Muscat: People in the UAE, Qatar and Bahrain felt the earthquake that struck Iran yesterday, but in Oman only Musandam is likely to have been affected, says an expert at German University of Technology (GUtech).
Dr Goesta Hoffmann, a geology professor at the GUtech, has spent the past few years studying evidence of earthquakes and tsunamis in the Sultanate. He says the quake which hit near the Iranian city of Bushehr may have been felt in Musandam, but it wasn't strong enough to affect the rest of Oman.
The earthquake in Iran occurred in a place where the Arabian and Eurasian tectonic plates collide, and happen quite regularly there, he said. Many earthquakes occur every year, but they are not felt by humans.
"It's fairly common in that area to experience earthquakes.When it comes to Oman and the earthquake risk that we may have, then Musandam is the area that closest to Iran and may have the highest chance in Oman," Hoffmann explained.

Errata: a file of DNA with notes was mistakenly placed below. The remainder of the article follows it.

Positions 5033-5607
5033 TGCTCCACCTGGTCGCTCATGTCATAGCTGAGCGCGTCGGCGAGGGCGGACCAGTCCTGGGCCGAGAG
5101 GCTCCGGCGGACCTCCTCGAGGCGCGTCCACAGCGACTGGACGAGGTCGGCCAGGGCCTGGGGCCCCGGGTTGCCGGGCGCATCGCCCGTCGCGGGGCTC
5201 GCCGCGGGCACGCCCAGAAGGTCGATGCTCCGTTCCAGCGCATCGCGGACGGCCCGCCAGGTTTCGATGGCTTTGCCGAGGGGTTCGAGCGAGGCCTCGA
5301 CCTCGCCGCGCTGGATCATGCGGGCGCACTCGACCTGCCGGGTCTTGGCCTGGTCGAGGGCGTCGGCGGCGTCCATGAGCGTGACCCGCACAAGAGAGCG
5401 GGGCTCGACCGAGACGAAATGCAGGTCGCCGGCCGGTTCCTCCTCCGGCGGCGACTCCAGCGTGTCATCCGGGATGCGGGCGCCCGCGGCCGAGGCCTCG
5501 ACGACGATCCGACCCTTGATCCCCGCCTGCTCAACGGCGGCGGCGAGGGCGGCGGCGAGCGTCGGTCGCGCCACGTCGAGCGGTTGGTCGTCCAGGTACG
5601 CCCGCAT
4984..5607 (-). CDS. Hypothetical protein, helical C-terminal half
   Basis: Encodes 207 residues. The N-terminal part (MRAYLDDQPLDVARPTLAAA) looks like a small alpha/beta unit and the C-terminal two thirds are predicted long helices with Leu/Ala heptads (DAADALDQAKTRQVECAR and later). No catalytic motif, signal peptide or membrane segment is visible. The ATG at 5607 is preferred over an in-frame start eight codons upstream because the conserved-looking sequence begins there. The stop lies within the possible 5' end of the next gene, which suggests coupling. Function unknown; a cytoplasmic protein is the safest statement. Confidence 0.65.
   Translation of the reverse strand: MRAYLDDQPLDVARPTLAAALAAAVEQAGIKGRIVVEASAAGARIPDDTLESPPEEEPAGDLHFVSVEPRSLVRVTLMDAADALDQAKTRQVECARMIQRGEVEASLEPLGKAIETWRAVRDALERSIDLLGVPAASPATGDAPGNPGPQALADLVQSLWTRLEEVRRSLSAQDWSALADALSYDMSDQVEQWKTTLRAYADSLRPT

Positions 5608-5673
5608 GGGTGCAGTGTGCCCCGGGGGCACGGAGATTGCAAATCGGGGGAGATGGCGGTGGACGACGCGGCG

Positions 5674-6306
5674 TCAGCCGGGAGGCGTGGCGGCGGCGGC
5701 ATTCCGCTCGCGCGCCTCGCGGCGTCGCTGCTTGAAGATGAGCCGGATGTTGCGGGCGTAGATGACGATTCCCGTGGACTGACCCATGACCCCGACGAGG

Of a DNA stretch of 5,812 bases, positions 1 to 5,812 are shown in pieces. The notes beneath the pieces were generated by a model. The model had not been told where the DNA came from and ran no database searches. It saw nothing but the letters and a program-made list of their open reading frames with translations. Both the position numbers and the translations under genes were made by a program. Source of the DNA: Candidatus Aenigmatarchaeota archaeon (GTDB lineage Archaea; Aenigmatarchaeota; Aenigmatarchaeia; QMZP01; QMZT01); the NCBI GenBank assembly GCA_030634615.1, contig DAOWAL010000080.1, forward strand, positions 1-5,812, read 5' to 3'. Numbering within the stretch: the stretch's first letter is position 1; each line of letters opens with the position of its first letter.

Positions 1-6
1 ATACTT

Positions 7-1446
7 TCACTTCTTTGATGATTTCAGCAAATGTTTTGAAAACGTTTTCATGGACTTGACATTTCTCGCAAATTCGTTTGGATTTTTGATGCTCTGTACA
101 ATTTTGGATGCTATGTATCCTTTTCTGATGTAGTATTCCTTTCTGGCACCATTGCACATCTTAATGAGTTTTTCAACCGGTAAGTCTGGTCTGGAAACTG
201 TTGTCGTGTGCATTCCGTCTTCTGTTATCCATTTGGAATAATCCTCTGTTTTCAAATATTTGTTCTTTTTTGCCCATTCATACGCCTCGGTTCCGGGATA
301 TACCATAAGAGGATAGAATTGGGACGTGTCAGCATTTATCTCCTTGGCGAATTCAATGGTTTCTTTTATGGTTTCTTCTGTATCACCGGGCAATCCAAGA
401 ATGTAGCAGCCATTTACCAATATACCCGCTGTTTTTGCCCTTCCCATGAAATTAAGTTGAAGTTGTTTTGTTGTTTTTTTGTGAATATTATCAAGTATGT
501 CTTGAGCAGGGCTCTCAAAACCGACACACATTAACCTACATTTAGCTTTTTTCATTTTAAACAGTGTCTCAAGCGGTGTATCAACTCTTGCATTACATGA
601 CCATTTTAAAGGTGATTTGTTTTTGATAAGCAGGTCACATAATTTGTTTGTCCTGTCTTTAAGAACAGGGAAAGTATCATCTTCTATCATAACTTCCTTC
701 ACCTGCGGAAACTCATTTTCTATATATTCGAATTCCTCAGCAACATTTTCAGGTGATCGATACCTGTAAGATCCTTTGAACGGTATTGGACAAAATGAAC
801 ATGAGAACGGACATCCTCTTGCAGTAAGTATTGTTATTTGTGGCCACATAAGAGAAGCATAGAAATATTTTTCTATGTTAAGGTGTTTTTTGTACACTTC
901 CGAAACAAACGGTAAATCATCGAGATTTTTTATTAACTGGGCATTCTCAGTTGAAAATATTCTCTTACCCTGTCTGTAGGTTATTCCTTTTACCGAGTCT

The last time the rest of Oman was affected by an earthquake was in 1945, when an 8.1 magnitude earthquake struck off the coast of Pakistan, Hoffman said. It triggered a tsunami that hit Oman's coast.
Hoffmann has found evidence of the tsunami such as boulders sitting on an old graveyard, where they normally wouldn't have been, and traces of oysters on the boulders, a sign that they had been lifted from the shore and thrown onto the cliffs by the giant waves.
According to Hoffmann's research, there have been five earthquakes that triggered tsunamis in Oman over the past 2,400 years.
While earthquakes in Oman aren't common, Hoffmann said it's best to be aware of the tsunami risks if one is felt here.
"Basically if you feel one here in Oman, you should move to higher ground," he said.
Hoffmann and his colleagues are working on a website that tracks seismic activity, which can be viewed at www.paleoseismicity.org.